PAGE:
Some families will use a pasta jar to visually record these small acts of good behaviour. One pasta piece (or other token) goes in the jar for every good behaviour (and none come out). We recommend a team jar for all the children to encourage collaboration. If they help each other get ready they can earn extra pastas. Make sure the jar fills up quickly and when it is full do a fun activity together.

  1. Understand your child

You will be so much more effective if your preparations take into account your child’s temperament. If you have a child who is doesn’t transition well from one person, place or activity to another then he will need more time, more preparation and more encouragement than a more flexible child. Wishing he were different won’t make your mornings any easier and will make him feel like a bad person, or at least a difficult one. Your child isn’t a problem, although he may be having a problem. You can help with that.

It will ease your frustrations so much if you realise that your child’s agenda is just as important to him as yours is to you. We can help our children move away from what they want to do and take on our agenda but it will need lots of descriptive praise and some empathy. 

  1. Empathise

Acknowledge how it is for your child if he’s not a morning person/would rather be reading/playing with Lego/staying in bed. Or if he isn’t really into school right now. Just letting your child know that you understand how she feels is often enough for her to let go her resistance.

We’re sure these 6 tips will help your preparations go more smoothly. Enjoy your mornings.

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January 31st, 2016

Managing Morning Mayhem

We’re a few weeks into the Spring term in the UK and although it’s called the Spring term it really feels pretty wintry still. It’s dark when the kids get up in the morning and can be dark when they come home from school too, especially if they have any after school activities. Mornings can be hellish for lots of us. They can be marked by shouting and nagging, threatening and cajoling, sometimes begging. And that’s just us…the adults! Kids have absolutely no sense of urgency and sometimes seem to be moving deliberately slowly. 

The children may seem to be intentionally obstructive, but they’re not –they just have a different agenda. Unlikely as it sometimes seems our children are hard wired to want to please us. It’s an evolutionary thing –their survival depended on it. 

Children are willing to stop doing what they want to do and do what we want/need them to do when:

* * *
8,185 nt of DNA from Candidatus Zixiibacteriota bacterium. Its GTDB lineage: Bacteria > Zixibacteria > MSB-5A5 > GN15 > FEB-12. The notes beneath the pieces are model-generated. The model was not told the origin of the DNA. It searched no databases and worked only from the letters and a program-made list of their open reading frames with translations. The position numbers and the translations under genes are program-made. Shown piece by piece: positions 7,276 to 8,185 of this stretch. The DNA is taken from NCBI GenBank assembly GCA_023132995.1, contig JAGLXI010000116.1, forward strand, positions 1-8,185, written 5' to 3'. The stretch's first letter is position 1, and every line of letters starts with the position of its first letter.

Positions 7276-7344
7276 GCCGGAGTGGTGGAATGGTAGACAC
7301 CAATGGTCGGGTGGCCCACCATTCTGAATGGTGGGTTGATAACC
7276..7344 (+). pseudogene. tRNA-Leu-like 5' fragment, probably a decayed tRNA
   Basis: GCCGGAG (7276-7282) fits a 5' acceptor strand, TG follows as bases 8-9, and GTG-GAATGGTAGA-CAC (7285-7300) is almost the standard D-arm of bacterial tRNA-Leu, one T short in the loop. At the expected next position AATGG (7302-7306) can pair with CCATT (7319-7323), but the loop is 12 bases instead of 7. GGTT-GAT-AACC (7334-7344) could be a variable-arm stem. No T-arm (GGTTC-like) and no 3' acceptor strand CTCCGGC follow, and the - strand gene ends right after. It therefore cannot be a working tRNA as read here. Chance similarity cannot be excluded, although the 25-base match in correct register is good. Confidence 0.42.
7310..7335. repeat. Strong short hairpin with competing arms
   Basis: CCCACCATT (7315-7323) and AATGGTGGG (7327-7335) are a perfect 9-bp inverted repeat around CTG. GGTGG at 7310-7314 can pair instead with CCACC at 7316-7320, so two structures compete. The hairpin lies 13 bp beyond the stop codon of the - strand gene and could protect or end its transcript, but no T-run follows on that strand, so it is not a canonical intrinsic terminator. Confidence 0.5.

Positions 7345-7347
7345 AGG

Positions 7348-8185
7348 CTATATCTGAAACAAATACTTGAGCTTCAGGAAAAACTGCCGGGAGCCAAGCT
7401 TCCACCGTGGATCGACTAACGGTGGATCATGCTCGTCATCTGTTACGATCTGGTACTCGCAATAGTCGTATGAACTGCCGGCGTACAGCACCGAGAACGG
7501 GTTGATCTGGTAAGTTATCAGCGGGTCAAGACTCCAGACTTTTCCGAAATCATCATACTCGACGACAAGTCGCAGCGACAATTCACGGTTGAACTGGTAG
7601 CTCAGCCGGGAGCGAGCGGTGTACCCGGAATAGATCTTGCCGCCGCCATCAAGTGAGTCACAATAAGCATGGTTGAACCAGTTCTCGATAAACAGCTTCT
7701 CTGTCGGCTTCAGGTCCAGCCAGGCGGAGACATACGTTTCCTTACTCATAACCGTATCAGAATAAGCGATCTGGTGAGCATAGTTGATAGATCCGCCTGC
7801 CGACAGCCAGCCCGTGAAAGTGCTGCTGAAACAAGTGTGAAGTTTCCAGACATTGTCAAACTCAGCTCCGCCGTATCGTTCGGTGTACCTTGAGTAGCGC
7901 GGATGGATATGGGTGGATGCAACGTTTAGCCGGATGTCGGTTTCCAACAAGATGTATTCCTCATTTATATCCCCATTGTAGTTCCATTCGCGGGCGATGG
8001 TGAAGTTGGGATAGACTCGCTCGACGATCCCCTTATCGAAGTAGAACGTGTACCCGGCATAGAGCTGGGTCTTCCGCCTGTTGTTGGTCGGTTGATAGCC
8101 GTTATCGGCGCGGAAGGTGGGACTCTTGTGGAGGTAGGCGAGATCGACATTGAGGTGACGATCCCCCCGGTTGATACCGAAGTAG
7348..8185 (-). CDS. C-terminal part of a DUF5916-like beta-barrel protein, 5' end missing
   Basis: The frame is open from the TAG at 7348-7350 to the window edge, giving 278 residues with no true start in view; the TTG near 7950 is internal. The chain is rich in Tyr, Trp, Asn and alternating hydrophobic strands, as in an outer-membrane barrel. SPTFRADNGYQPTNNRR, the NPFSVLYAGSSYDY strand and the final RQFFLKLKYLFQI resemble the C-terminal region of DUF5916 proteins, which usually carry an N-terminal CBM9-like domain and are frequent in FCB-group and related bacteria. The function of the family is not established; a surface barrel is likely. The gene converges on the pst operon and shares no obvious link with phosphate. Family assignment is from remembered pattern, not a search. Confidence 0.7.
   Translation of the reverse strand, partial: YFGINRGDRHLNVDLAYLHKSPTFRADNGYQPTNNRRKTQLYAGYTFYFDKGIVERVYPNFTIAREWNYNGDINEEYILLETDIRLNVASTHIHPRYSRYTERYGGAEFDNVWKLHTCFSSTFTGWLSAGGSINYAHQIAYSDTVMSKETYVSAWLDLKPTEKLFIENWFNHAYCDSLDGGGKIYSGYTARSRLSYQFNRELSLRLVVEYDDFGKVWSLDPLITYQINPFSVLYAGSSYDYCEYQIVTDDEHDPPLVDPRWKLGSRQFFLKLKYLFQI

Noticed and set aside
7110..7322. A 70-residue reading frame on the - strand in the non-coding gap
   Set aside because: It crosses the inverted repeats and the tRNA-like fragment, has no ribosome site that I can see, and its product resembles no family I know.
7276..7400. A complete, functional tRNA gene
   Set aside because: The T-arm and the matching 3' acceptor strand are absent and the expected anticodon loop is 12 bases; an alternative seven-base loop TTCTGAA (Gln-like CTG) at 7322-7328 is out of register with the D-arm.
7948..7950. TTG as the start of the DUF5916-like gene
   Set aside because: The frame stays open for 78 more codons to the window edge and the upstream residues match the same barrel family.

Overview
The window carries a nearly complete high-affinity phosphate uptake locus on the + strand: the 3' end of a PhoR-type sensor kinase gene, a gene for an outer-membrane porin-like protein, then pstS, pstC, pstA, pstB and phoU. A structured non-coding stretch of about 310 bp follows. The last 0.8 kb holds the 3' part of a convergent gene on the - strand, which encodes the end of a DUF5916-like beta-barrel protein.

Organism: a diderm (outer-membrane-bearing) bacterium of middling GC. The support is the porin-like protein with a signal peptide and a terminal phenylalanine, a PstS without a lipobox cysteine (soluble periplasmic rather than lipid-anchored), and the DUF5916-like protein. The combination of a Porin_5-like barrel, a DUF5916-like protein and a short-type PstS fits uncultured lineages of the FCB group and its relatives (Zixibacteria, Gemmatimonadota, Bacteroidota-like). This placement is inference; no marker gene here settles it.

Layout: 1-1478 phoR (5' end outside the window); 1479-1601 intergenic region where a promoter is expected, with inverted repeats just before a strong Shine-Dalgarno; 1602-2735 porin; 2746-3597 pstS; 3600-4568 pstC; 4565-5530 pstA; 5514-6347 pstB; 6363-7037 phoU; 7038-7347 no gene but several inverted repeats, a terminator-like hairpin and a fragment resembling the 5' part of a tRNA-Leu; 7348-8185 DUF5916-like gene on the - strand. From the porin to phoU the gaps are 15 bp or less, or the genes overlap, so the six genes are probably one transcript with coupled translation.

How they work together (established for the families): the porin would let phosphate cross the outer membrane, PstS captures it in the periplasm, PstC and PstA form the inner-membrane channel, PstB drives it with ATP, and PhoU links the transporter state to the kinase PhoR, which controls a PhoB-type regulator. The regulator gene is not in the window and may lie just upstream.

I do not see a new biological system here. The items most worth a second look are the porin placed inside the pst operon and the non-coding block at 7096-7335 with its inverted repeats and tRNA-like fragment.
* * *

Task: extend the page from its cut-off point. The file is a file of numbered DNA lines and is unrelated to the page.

1. Parents acknowledge how it is for the child. “You wish you could sort out your football cards now, don’t you? You love those cards. I’ll bet that feels a whole lot more interesting than getting your uniform on.” Only then move on to what needs to be done. “Do you think there’ll be time to play with them once you’re dressed?” Validating their feelings is respectful and allows us to connect with our children in a way that makes communication and cooperation more likely. 
  1. Parents are not nagging, criticising and threatening, which makes kids tune us out. One of the reasons we lose our cool in the mornings and yell is that we feel rushed. Doing more to prepare the night before or getting up a bit earlier to get yourself ready first are the two solutions most often put forward by parents. The other thing that helps us keep calm (the holy grail of parenting) is to remember that your child is not doing what he’s doing to wind you up but that his brain’s frontal cortex is not fully developed yet (and won’t be for years) and that’s the bit that deals with executive functioning like planning and impulse control. The younger she is the harder it is to resist the urge to move off schedule and play with her dolls. Some parents find it’s much easier for kids to get dressed in a low-distraction area like the bathroom. Others keep hairbrushes and toothbrushes downstairs, rather than sending kids back upstairs after they’ve had breakfast. 
  1. The children know that doing what their parent asks gets them positive attention and approval. Give lots of descriptive praise for small steps in the right direction. “You looked at your list. Good strategy –that way I’ll bet you’ll motor through your jobs.” “Hey, you’ve got your pants on already” -much more motivating to a semi-naked child than “oh, what have you been doing? You’ve barely started to get dressed! You’re so slow!” Telling a child that he’s slow almost guarantees that he’ll move at a snail’s pace. This an example of the golem effect which is a psychological phenomenon in which lower expectations placed upon children lead to poorer performance. The opposite is true too –this is called the pygmalion effect. So give your child positive messages about their capacities and watch them live up to that. “I saw that you laid out your uniform last night. That was good planning. It meant you had less to do this morning and now we aren’t so rushed.” It’s always a good idea to point out the positive consequences of a child’s actions.

Try these 3 ideas, and get a good night’s sleep yourself, and we reckon you’ll see a difference in your mornings and you’ll get off to your various activities feeling a whole lot better.